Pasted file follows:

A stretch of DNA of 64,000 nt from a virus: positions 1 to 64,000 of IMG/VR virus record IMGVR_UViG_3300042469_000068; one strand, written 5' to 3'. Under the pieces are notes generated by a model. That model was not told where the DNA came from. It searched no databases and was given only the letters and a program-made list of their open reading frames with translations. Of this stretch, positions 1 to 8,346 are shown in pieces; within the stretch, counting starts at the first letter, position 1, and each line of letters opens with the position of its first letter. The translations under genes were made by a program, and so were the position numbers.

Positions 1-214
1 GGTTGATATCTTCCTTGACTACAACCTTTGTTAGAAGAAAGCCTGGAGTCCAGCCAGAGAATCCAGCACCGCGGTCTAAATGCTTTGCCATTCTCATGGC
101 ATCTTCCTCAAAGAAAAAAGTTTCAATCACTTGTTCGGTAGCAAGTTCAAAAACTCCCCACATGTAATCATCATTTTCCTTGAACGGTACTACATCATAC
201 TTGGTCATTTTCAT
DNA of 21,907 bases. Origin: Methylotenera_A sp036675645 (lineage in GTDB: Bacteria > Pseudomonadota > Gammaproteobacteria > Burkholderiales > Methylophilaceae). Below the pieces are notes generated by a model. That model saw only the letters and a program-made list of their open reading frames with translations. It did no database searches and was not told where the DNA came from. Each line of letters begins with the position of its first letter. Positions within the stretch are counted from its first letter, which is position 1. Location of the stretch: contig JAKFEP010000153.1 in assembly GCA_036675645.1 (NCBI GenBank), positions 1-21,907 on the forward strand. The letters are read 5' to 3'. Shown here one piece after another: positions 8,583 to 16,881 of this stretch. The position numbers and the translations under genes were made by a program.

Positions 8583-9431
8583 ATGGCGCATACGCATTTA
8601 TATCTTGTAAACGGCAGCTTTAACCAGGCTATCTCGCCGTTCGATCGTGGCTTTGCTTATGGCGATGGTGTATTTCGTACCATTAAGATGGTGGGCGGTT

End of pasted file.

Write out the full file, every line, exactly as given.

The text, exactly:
A stretch of DNA of 64,000 nt from a virus: positions 1 to 64,000 of IMG/VR virus record IMGVR_UViG_3300042469_000068; one strand, written 5' to 3'. Under the pieces are notes generated by a model. That model was not told where the DNA came from. It searched no databases and was given only the letters and a program-made list of their open reading frames with translations. Of this stretch, positions 1 to 8,346 are shown in pieces; within the stretch, counting starts at the first letter, position 1, and each line of letters opens with the position of its first letter. The translations under genes were made by a program, and so were the position numbers.

Positions 1-214
1 GGTTGATATCTTCCTTGACTACAACCTTTGTTAGAAGAAAGCCTGGAGTCCAGCCAGAGAATCCAGCACCGCGGTCTAAATGCTTTGCCATTCTCATGGC
101 ATCTTCCTCAAAGAAAAAAGTTTCAATCACTTGTTCGGTAGCAAGTTCAAAAACTCCCCACATGTAATCATCATTTTCCTTGAACGGTACTACATCATAC
201 TTGGTCATTTTCAT
DNA of 21,907 bases. Origin: Methylotenera_A sp036675645 (lineage in GTDB: Bacteria > Pseudomonadota > Gammaproteobacteria > Burkholderiales > Methylophilaceae). Below the pieces are notes generated by a model. That model saw only the letters and a program-made list of their open reading frames with translations. It did no database searches and was not told where the DNA came from. Each line of letters begins with the position of its first letter. Positions within the stretch are counted from its first letter, which is position 1. Location of the stretch: contig JAKFEP010000153.1 in assembly GCA_036675645.1 (NCBI GenBank), positions 1-21,907 on the forward strand. The letters are read 5' to 3'. Shown here one piece after another: positions 8,583 to 16,881 of this stretch. The position numbers and the translations under genes were made by a program.

Positions 8583-9431
8583 ATGGCGCATACGCATTTA
8601 TATCTTGTAAACGGCAGCTTTAACCAGGCTATCTCGCCGTTCGATCGTGGCTTTGCTTATGGCGATGGTGTATTTCGTACCATTAAGATGGTGGGCGGTT